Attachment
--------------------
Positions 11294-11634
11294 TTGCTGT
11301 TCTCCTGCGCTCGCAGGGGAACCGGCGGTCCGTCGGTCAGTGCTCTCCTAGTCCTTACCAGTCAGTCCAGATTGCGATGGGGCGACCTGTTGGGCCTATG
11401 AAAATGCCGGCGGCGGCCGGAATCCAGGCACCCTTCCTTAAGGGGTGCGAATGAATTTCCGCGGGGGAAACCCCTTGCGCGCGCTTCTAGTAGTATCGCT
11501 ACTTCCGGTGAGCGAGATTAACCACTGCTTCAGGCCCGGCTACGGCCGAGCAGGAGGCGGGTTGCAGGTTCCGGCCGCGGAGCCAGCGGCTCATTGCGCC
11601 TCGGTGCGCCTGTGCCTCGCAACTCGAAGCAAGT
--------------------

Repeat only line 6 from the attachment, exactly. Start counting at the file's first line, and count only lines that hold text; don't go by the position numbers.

11601 TCGGTGCGCCTGTGCCTCGCAACTCGAAGCAAGT